5.       What Makes Banks Special
a.        Offer transaction accounts
                                                               i.      Capacity to incur and create liabilities that are payable on demand and that are readily transferable to third parties
b.       Backup source of liquidity for all other institutions
                                                               i.      Other class of institutions and financial market either directly or indirectly depend on the banking system as their standby or backup source of credit and liquidity  
c.        Transmission belt for monetary policy
                                                               i.      Fed uses banks to manipulate cash supplies
d.       Deposit insurance by the Fed
                                                               i.      Public’s confidence in the ability of banks to meet their deposit obligations
e.        Access to the discount window
6.       Banks Must have Charter to Operate
a.        Dual Charter System
                                                               i.      National banks are fewer in number, but larger in asset size
                                                             ii.      Most new banks are state chartered, nonmember banks
1.       Attributed to proliferation of regulations and costs associated with new regulatory compliance
b.       Most bank assets are held by holding companies
                                                               i.      Decrease in number of banks and savings institutions
                                                             ii.      Due to bank mergers, acquisition following the repeal of interstate banking and branching restrictions
                                                           iii.      When only few institutions are holding large number of deposits, should we rethink deposit insurance system?  Perhaps more regulation over big institutions (which we do over systemically significant BHC with >$50 billion); also now there’s new liability-based deposit insurance premium, rather than deposit-based.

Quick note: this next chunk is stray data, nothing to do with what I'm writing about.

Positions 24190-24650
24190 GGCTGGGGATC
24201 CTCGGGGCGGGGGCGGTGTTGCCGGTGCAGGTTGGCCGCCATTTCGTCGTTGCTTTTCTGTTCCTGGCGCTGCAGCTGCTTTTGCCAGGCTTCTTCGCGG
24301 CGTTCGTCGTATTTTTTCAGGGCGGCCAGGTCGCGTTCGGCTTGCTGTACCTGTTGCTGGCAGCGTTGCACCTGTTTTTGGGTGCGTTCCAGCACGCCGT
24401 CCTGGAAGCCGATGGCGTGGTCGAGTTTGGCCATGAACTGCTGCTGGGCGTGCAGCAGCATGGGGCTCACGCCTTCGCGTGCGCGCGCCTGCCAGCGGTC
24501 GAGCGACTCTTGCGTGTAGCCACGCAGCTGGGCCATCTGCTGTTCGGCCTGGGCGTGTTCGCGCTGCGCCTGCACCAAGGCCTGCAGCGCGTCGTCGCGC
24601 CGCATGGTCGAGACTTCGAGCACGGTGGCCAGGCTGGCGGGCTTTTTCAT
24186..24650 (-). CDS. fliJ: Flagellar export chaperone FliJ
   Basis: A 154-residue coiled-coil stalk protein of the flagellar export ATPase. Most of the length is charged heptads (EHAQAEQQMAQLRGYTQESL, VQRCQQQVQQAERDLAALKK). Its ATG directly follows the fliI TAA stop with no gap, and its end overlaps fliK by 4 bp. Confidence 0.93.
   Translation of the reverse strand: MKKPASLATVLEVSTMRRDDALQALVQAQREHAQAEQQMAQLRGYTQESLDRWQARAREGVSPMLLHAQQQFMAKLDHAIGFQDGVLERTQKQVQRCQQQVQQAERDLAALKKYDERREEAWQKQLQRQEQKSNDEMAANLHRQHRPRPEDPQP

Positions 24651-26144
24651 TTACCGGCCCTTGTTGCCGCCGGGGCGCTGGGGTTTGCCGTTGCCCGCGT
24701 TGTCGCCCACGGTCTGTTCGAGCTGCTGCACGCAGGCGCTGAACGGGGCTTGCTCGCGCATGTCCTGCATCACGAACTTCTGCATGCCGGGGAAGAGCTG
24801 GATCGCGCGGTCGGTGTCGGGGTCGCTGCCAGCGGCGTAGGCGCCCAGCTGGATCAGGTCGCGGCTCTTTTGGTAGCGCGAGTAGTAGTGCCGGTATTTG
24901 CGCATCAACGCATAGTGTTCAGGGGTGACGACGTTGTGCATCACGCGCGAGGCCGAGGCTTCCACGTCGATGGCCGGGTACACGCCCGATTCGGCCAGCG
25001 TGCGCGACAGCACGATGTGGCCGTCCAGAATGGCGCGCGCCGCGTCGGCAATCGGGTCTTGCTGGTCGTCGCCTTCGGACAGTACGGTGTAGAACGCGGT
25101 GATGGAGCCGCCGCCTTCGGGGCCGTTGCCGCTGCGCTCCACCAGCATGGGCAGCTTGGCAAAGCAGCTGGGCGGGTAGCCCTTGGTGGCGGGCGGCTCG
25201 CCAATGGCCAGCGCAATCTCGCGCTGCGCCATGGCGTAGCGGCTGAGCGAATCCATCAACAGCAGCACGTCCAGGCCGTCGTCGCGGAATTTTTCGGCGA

7.       Bank Income Statement
a.        Source of Income
                                                               i.      Traditionally, loan-based income; incomes earned from the interest charged on loans
1.       But deposits are short-term in nature
2.       Interest rate paid by the bank fluctuates with market interest ratesbut loans are often made at fixed rate
                                                             ii.      Now, fee-based income; earned from fees charged for other services. 
1.       Less subject to market interest rate fluctuations and thus more stable and predictable
b.       Expenses
                                                               i.      Bank’s highest non-interest expense= paying the employee
                                                             ii.      Reason why there were so many mergers and acquisitions over the past 20 years
                                                           iii.      Foreclosed property
8.       Balance Sheet
a.        Shows the valuation of the bank’s assets at the end of each quarter and annually
b.       Assets
                                                               i.      Cash, investments, loans
                                                             ii.      Investments includes government securities and real estate (bank premises)
                                                           iii.      Loans are usually the largest asset; offset by an estimate of the likely amount of loans that will not be repaid
c.        Liabilities
                                                               i.      Deposits, short-term and long-term debt
                                                             ii.      It is the amount bank owes to its creditors (depositors, short or long term creditors)
                                                           iii.      Most of bank’s liabilities are deposits
d.       Equity/Capital